Quick Studies: a snapshot of the latest research on diet, exercise, and more

Sugary Drinks & Diabetes

Both sugary drinks and fruit juice may raise your risk of type 2 diabetes, and not just by leading to weight gain.

Researchers tracked roughly 192,000 men and women for up to 26 years. Those who consumed at least one daily 8 oz. serving of drinks that are high in either added or fruit sugars—which included soda, energy drinks, sports drinks, fruit drinks, and fruit juice—over four years had a 23 percent higher risk of type 2 diabetes than those who consumed less than one serving a week. Weight gain explained roughly a quarter of the increased risk.

Although the scientists took many other factors into account, it’s possible that something else about sugary-beverage drinkers explains their higher risk.

What to do: Replace sugary drinks with water, unsweetened coffee or tea, or low-fat milk. Replace fruit juice with whole fruit.

Diabetes Care 42: 2181, 2019.

Waist Size & Liver Cancer

Your waist, not just your weight, may affect your risk of liver cancer.

After pooling data on more than 1.1 million people, scientists reported that every 2 inch increase in waist size was linked to an 11 percent higher risk of liver cancer, even in people with a healthy weight. Hip size didn’t matter.

What to do: Try to lose or not gain excess weight...or excess waist.

Int. J. Cancer 2019. doi:10.1002/ijc.32760.

Exercise & Heart Fat

Excess fat around the heart is linked to a higher risk of heart disease. Could exercise trim that fat?

Danish researchers randomly assigned 39 sedentary people with abdominal obesity to aerobic training (high-intensity interval training on a stationary bike), strength training (3 to 5 sets of 10 medium-load exercises), or no exercise. Both exercise groups had supervised workouts for 45 minutes three times a week.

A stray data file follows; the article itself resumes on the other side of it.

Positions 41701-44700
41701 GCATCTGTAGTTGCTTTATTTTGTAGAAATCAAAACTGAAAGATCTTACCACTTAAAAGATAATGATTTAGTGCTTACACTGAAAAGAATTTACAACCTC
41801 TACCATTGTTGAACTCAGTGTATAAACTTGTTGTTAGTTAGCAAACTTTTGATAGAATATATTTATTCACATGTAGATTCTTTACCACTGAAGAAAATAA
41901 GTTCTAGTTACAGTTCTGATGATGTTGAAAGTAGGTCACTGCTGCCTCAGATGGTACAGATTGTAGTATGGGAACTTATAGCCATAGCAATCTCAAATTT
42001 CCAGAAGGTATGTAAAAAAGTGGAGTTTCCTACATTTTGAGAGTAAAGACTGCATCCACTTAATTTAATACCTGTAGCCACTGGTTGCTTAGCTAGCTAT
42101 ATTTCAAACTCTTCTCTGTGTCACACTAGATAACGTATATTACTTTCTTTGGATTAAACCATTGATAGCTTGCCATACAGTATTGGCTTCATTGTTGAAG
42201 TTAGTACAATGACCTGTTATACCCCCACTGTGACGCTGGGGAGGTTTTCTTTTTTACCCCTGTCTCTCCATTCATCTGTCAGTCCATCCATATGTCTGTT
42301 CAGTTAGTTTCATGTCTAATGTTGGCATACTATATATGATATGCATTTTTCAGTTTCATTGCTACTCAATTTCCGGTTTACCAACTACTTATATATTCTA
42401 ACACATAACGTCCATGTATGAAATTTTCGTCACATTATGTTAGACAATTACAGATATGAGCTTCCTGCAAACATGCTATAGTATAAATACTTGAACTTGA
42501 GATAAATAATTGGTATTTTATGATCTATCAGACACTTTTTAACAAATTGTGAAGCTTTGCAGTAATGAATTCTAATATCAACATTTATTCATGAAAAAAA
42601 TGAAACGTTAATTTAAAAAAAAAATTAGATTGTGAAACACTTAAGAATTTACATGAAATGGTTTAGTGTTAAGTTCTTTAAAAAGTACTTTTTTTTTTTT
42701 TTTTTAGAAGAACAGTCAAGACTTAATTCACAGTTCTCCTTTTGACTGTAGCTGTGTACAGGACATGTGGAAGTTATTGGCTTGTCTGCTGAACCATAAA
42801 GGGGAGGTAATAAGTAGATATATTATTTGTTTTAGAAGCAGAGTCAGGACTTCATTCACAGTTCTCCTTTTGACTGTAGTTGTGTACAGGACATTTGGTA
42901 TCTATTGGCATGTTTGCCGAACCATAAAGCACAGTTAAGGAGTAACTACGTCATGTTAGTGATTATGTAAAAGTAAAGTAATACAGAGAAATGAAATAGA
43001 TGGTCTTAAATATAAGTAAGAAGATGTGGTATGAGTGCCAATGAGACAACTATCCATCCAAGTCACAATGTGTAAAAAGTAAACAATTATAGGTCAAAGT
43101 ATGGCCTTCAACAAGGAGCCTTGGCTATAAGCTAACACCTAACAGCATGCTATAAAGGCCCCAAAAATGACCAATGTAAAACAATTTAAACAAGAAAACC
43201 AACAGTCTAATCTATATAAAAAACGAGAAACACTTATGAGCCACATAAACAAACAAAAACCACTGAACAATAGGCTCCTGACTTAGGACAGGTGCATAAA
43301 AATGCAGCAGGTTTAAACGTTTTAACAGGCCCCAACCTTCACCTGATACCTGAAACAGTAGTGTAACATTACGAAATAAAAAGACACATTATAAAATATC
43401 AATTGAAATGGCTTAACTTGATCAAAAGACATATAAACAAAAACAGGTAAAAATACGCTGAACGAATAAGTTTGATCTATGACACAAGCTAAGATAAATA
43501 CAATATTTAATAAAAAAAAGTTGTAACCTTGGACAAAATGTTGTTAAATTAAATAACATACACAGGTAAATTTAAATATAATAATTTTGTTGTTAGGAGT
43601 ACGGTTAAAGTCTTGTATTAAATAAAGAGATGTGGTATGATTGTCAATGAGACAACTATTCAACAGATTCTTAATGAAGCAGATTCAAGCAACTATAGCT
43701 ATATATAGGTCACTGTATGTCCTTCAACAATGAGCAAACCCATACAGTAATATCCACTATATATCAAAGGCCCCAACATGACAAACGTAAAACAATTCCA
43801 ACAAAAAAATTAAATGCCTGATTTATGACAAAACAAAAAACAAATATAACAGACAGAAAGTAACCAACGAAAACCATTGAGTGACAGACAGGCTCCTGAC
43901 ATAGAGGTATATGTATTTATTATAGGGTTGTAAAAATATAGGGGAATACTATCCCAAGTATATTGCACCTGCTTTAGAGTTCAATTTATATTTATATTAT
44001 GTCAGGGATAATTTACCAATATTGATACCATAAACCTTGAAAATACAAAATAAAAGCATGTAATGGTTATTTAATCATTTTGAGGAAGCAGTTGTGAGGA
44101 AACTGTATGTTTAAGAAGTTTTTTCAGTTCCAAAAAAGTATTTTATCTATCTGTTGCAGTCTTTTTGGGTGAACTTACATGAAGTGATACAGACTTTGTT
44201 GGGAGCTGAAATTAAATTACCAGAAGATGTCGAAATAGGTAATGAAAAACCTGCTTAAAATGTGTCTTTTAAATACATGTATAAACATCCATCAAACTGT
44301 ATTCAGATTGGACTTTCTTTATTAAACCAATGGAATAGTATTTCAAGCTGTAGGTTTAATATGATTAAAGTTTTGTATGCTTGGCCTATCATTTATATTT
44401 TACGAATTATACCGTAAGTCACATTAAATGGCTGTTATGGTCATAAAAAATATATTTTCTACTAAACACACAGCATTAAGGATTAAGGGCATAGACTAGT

After 12 weeks, epicardial heart fat (which is next to the heart muscle) was reduced by 32 percent in the aerobic group and by 24 percent in the strength group. But only strength training reduced pericardial heart fat (which is in and on the membrane enclosing the heart).

What to do: This study can’t prove that exercise trims heart fat because it was designed to find out how exercise curbs deep belly fat. But how many reasons do you need to get moving?

JAMA Cardiol. 4: 778, 2019.

What’s a Normal Serving?

Do large servings of food skew your sense of what’s normal?

Dutch researchers served 132 women either a small portion of lasagna (with about 290 calories) or a large portion (with 875 calories) for lunch.

The next day, the participants were told to eat as much as they wanted from a family-sized lasagna (with 1,585 calories) for lunch. Those who had been served the smaller portion of lasagna on the first day ate 620 calories’ worth of lasagna on the second day. Those who had been served the larger portion on the first day ate 765 calories’ worth.

What to do: Don’t let huge restaurant servings taint your sense of what’s “normal.” Take home the excess.

Nutrients 11: 2845, 2019.

Photos (top to bottom): stock.adobe.com: New Africa, Natallia, TheVisualsYouNeed, Francesco83.